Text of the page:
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Dr Chip (M.D.)
Dr Chip (M.D.), Doctor
Category: Medical
Satisfied Customers: 30717
Experience:  20 yrs. in practice, includinge surgery, general medicine, addiction medicine and pain.
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I have complete collapse of stomache muscles post operative.

Resolved Question:

I have complete collapse of stomache muscles post operative. Can anything be done to correct this?
Submitted: 7 years ago.
Category: Medical
Expert:  Dr Chip (M.D.) replied 7 years ago.
What was the surgery, and can you more fully describe your problem?
Customer: replied 7 years ago.
I have had 17 surgeries on the abdomen. The last was last year. The incision was from navel to groin. A few months later the abdomen started to protrude. It continued and now it hangs out about six inches. Diameter is about eight inches. I am 5' 10" and weigh 180 pounds. Was active and in shape (workouts and tennis) until I have ureter cancer and 2 years later bladder cancer in 1998 and 2000.. since then haven't had the energy to work out.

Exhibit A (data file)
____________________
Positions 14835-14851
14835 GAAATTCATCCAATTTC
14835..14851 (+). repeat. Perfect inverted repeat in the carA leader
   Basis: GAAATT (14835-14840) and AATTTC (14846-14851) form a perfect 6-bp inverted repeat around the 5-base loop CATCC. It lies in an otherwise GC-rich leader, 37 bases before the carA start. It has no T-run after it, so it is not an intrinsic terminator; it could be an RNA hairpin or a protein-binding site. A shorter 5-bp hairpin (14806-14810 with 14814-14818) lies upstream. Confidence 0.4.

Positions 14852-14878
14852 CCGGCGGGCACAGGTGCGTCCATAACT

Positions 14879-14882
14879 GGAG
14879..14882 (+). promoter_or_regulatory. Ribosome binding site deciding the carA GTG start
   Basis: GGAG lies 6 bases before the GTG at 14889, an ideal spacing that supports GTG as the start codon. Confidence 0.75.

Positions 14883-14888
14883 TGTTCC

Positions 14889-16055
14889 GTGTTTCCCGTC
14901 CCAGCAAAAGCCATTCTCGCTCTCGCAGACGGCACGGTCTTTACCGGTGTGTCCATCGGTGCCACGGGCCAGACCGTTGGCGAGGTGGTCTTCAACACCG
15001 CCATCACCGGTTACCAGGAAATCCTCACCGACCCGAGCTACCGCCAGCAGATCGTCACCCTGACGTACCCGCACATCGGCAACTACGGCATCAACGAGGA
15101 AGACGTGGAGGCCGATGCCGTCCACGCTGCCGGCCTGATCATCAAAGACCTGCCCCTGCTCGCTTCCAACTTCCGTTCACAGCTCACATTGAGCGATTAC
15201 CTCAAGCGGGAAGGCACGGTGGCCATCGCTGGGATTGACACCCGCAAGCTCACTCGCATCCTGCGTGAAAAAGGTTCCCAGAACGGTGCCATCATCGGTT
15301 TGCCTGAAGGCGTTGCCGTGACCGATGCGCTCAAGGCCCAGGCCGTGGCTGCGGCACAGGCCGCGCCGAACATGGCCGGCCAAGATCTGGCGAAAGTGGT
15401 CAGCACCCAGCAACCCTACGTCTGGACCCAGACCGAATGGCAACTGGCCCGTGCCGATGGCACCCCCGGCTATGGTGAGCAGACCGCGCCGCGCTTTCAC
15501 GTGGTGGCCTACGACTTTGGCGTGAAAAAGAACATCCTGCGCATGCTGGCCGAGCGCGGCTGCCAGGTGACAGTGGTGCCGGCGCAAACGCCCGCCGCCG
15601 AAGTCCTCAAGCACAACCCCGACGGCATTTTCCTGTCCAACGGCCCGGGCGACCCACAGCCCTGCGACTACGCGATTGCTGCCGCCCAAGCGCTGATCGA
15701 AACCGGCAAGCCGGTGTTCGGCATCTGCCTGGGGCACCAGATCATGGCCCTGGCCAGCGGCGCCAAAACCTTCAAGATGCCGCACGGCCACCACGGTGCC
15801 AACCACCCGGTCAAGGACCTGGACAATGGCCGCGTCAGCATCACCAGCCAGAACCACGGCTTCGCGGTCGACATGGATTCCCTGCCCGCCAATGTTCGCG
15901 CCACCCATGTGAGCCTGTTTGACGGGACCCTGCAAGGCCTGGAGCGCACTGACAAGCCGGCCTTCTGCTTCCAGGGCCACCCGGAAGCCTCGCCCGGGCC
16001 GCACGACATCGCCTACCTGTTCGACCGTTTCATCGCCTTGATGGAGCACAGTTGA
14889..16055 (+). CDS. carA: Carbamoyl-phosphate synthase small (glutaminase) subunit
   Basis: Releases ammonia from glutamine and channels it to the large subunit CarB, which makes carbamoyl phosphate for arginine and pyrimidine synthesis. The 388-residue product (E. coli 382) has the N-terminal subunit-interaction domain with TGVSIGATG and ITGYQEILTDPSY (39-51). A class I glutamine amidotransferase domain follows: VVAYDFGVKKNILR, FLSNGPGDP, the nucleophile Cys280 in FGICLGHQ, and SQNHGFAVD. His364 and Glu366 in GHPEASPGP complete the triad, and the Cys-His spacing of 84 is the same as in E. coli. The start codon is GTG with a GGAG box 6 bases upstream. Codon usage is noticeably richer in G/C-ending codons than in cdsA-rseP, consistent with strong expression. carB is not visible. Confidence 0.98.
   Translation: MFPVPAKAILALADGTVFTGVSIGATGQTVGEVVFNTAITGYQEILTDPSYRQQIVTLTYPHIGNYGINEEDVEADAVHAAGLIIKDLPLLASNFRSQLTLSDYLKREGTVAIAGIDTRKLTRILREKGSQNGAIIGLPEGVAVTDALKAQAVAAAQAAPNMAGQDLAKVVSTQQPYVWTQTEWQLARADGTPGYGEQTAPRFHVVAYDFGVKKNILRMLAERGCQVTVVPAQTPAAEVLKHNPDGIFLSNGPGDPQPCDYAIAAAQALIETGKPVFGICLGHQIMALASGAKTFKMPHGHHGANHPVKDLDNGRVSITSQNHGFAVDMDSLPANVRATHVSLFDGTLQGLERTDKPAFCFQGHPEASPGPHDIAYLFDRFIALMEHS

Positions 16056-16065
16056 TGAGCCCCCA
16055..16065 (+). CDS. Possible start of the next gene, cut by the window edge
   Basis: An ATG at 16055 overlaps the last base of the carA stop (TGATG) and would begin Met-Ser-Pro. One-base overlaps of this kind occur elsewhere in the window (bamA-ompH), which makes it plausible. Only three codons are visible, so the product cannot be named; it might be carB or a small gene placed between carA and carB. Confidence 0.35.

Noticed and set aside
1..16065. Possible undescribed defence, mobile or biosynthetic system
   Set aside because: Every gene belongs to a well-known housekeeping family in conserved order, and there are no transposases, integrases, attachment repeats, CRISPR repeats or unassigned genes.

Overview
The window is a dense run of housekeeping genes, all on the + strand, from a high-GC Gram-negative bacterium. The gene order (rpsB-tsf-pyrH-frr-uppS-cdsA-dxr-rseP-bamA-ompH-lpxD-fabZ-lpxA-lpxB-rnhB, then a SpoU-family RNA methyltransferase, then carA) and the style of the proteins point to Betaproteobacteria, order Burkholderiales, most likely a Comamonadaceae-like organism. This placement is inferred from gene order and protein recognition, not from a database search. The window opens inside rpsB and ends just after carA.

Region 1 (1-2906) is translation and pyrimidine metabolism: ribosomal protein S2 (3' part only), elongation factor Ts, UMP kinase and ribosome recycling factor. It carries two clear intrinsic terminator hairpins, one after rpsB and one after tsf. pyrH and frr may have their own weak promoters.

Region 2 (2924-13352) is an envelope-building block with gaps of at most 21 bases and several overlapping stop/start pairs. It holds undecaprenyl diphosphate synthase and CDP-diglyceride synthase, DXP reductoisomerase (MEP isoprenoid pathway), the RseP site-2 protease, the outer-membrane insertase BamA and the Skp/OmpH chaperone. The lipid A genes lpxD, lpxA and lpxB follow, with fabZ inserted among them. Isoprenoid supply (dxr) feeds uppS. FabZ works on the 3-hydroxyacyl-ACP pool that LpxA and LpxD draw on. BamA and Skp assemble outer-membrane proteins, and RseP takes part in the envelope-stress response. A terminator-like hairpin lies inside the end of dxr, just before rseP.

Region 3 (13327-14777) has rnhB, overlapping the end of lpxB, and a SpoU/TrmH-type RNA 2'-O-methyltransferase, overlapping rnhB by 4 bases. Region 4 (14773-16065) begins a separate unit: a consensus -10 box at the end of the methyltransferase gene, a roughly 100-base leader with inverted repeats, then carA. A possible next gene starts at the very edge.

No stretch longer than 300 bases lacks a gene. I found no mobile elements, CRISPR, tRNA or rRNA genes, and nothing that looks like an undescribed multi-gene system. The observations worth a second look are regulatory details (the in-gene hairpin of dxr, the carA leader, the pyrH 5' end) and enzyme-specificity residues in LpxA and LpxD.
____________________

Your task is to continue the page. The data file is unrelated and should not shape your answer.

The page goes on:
Expert:  Dr Chip (M.D.) replied 7 years ago.
Has an abdominoplasty--surgery to remove excess skin and place a mesh--been suggested?
Customer: replied 7 years ago.
The surgeon who did the recent operation didn't name the correctional surgery but he just said it was a very difficult surgery. I believe he said my heart stopped during this last surgery. I also have back problems so I have started wearing a brace for that and it does keep the protrusion somewhat restrained. I don't think he wanted to operate again.
Expert:  Dr Chip (M.D.) replied 7 years ago.
Well, if your anterior abdominal muscles have atrophied to the point where there's no good tissue to pull together and suture without undue tension on the suture line, the only other option is suturing a mesh into the area of muscle depletion. This would solve the protrusion problem. If it's felt that you would be at too much risk to have a surgical procedure performed, the best news I can give you is that a large abdominal hernia is not dangerous, and, which a well-fitted brace, you should be able to be active in all types or exercise except, perhaps, sit-ups. Nothing short of surgery can be done for your problem to correct it.
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